Prototyping Tools

Figma, Sketch, and Adobe XD are used not only by designers but also by researchers to create and test wireframes and prototypes, facilitating quick iterations based on user feedback.

Data Analysis Software

Excel, SPSS, and NVivo help in organizing, analyzing, and visualizing data, making it easier to identify patterns and insights.

Journey Mapping Tools

FullSession, Lucidchart, and UXPressia enable researchers to create user journey maps that visualize the user’s experience through different stages of interacting with a product or service.

Collaboration and Project Management Tools

Slack, Trello, and Asana facilitate communication and collaboration among user experience researchers and other stakeholders, ensuring that insights and recommendations are effectively integrated into the product development process.

How to Hire the Right UX Researcher

Any business that wants to maximize its online potential needs a UX researcher. But just like any role, hiring great user researchers can be challenging. 

So, here are some tips to help you hire the right person for your team:

  • Look for a Strong UX Research Portfolio: Look for a variety of research methods and in-depth case studies in their portfolio.
  • Assess Research Skills: Ensure they have expertise in both qualitative and quantitative research. Test their ability to analyze data and extract meaningful insights. This could be through discussing past projects or through a practical test.
  • Evaluate Communication Skills: Assess their ability to articulate findings and influence design decisions clearly. The candidate should be able to clearly articulate their findings and how they’ve impacted design decisions in past projects.
  • Test for Adaptability and Curiosity: Check for a continuous learning mindset and problem-solving capabilities. The best UX researchers are those who are curious and constantly learning. Ask about how they’ve adapted to new tools or methodologies.
  • Prioritize Cultural Fit: Since UX researchers often work closely with designers, product managers, and developers, it’s important they can collaborate effectively. 
  • Consider a Practical Assignment: A practical assignment can give you insight into the candidate’s thinking process, their approach to research, and how they present their findings. This could be a small research task related to your product or a case study presentation of their previous work.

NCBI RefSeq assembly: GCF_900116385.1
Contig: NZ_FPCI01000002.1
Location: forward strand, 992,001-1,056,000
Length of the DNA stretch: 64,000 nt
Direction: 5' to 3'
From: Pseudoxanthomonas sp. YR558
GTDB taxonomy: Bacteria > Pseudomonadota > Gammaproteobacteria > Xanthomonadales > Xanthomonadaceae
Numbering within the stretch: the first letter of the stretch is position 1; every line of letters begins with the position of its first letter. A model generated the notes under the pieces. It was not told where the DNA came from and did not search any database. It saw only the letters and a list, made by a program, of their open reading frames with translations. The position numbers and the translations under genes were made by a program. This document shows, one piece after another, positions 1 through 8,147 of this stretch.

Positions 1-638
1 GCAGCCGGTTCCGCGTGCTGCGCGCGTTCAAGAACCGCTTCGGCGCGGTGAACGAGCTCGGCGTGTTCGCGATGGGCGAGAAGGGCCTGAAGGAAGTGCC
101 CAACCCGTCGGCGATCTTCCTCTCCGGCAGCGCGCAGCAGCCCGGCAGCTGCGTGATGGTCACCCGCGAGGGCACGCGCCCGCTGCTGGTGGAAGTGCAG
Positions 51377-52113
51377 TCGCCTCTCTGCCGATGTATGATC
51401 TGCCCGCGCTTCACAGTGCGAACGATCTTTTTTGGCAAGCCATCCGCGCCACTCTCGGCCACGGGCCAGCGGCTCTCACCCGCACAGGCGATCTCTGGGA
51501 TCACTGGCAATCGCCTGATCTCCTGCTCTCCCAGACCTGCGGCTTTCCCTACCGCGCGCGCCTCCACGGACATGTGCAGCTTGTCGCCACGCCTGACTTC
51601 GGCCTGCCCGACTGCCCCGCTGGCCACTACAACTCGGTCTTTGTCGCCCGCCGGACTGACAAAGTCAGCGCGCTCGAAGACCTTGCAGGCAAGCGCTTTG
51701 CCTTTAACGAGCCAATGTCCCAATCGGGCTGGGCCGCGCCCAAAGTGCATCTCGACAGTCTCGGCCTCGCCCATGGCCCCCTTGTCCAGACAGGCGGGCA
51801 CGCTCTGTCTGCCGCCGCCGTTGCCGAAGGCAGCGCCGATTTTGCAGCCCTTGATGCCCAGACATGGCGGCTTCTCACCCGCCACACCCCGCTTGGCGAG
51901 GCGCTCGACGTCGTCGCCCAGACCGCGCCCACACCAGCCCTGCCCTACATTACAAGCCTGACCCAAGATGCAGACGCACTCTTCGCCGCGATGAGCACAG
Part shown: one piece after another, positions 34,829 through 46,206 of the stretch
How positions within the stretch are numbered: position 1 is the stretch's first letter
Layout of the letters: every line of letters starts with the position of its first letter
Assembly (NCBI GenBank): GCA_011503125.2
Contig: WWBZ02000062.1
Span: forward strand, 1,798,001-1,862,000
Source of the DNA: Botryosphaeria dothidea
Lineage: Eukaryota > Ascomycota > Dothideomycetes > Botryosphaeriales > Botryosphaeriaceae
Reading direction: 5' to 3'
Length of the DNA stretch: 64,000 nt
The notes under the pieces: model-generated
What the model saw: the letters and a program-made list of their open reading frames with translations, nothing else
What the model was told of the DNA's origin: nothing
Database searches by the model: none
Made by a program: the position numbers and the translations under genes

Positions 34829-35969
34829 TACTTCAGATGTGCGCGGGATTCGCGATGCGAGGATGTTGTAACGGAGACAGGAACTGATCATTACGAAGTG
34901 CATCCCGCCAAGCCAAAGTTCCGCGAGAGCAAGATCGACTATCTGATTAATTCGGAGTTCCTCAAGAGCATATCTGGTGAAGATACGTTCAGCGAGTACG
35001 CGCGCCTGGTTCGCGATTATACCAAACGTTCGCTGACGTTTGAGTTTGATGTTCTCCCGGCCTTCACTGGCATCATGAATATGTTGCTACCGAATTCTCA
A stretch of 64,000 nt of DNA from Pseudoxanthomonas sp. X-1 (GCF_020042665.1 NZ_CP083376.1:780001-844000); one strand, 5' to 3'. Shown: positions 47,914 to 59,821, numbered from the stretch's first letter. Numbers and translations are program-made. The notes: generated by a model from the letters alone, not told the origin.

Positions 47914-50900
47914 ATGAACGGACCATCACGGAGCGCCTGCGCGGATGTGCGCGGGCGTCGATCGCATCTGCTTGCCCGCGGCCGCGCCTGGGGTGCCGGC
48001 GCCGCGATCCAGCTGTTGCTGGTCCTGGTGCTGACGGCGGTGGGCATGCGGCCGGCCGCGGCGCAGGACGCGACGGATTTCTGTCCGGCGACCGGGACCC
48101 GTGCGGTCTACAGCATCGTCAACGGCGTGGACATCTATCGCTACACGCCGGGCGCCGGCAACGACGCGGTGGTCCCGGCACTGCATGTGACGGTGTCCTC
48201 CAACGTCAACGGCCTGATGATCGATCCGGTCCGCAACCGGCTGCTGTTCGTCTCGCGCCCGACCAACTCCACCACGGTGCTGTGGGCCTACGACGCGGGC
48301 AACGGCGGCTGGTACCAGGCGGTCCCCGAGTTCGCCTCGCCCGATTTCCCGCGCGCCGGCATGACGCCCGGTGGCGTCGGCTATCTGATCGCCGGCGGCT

Upgrade Your UX Research Projects with FullSession

UX research is necessary for the most fundamental business goals: better customer satisfaction, conversion rate, and profitability. Behind it all is the UX researcher, someone who understands how users interact with the product and why they feel what they feel and uses data-driven strategies to improve the overall UX.

However, great UX research skills are not enough for an effective UX strategy. A savvy UX researcher will also know how to leverage tools to make quantitative and qualitative user research easier and more effective.

Whether you’re a beginner in the UX research career or want to supplement your current team’s arsenal, put FullSession at the top of your list. FullSession is an intuitive web analytics tool that gives you access to everything you need to analyze your target users, including:

FullSession Pricing Plans

fullsession pricing plans

The FullSession platform offers a 14-day free trial. It provides two paid plans—Basic and Business. Here are more details on each plan.

  1. The Basic plan costs $39/month and allows you to monitor up to 5,000 monthly sessions.
  2. The Business plan costs $149/month and helps you to track and analyze up to 25,000 monthly sessions.
  3. The Enterprise plan starts from 100,000 monthly sessions and has custom pricing.

If you need more information, you can get a demo.

Improve Your Website’s User Experience Right Now

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FAQs About UX Research

How important is UX research for small businesses?

Incredibly important. Understanding your users can help you punch above your weight, making your offerings more competitive and tailored to your audience’s needs.

Is UX research expensive?

It can be, but it doesn’t have to be. There are many low-cost methods to gain valuable insights, and the return on investment in understanding your users can be substantial.

Do I need a degree to become a UX researcher?

Not necessarily. While a degree in fields like psychology, human-computer interaction, or design can be helpful, many UX researchers come from diverse backgrounds and transition into the field through bootcamps, online courses, and self-study. What’s crucial is a solid understanding of research methodologies, user empathy, and the ability to analyze and communicate findings effectively.